The Perils of Co-Writing

These thoughts on co-writing first appeared on my official law firm newsletter. You can subscribe to receive this occasional newsletter (or find out how to contact my office) here. I promise, it isn’t spammy!

When two writers want to work together on, for example, a screenplay, you might think all they have to do is each give their writing the best shot until they finish. Right? Well, that’s certainly a great approach, but it leaves each writer open to risk: the risk that the project will go nowhere if they later can’t come to an agreement on who to sell the screenplay to, for example. Or what if one of the writers gives up on the screenplay? Can the other writer finish it and sell it by himself? It depends. Why? Because when two or more writers intend to collaborate in the creation of one single work of authorship, they are both owners of equal, indivisible shares of the work and its copyright, per the relevant provisions of the Copyright Act.

Co-writers and other co-authors are in effect joint authors under Copyright law. And as with joint ownership of real estate, a joint author cannot sell a jointly owned work to a third party without the consent of all the other joint authors who collaborated on that same work – or without sharing any revenue therefrom with all the other joint authors.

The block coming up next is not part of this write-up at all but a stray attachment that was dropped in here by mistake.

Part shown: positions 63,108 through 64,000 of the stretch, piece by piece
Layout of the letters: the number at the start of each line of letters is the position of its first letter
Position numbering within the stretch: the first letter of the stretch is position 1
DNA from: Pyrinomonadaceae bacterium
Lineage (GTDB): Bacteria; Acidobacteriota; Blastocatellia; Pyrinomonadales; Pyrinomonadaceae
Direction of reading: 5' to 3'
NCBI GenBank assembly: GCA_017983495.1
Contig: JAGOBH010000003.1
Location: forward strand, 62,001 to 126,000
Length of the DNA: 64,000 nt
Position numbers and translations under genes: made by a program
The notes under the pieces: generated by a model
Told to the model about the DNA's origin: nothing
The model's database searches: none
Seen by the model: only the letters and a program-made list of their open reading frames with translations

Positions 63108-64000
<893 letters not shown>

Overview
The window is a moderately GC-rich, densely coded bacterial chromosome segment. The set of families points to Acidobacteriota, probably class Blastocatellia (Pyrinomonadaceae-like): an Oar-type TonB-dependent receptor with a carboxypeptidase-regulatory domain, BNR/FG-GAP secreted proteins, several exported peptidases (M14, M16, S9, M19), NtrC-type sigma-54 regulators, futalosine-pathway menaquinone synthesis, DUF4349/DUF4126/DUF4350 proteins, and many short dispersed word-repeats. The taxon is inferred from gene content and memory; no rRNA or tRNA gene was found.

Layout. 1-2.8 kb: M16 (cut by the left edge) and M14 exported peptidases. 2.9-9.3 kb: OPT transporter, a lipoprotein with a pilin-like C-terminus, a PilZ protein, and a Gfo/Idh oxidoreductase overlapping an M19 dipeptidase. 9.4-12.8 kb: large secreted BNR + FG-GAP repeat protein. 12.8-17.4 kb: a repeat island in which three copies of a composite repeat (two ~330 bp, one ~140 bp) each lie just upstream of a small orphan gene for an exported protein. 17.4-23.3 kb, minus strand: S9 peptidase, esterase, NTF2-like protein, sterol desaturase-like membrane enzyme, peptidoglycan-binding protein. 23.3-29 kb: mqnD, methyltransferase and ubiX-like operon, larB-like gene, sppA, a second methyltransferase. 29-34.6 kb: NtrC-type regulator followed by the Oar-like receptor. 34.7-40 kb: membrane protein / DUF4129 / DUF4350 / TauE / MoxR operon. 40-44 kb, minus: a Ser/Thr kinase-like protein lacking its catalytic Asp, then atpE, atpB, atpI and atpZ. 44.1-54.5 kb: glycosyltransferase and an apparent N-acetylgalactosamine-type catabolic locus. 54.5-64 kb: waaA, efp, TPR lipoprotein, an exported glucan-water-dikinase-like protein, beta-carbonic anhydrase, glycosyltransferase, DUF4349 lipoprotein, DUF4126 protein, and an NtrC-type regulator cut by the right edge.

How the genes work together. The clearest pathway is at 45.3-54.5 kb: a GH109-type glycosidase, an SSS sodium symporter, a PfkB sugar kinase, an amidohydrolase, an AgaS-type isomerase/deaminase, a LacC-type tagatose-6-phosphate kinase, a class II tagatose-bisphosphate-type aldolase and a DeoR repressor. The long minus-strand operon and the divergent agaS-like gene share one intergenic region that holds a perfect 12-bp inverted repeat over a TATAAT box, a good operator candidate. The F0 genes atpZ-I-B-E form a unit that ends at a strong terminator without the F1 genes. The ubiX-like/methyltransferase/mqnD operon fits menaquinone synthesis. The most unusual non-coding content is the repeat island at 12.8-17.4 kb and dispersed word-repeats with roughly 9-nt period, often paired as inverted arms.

But each writer in a collaboration can’t obviously take, say, just 25% of the words in a jointly written screenplay and sell it by himself or herself. Yet, if both writers are not in agreement about who to sell their screenplay to, they can’t sell it at all. And so the screenplay ends up in a drawer somewhere, as a bad memory, while a friendship or working relationship is ruined.

Is there a way around the above conundrums? Or has copyright law doomed joint authors to the riskiest creative relationship ever? Good news: you don’t have to deal with all these risky what-ifs if you agree in writing how to resolve them in advance, by having all writers in a collaborative project sign the right collaboration agreement: one that all the co-writers involved can live with.

I just helped a client with a collaboration agreement some days ago. And I can do the same for you. It didn’t take very long at all.




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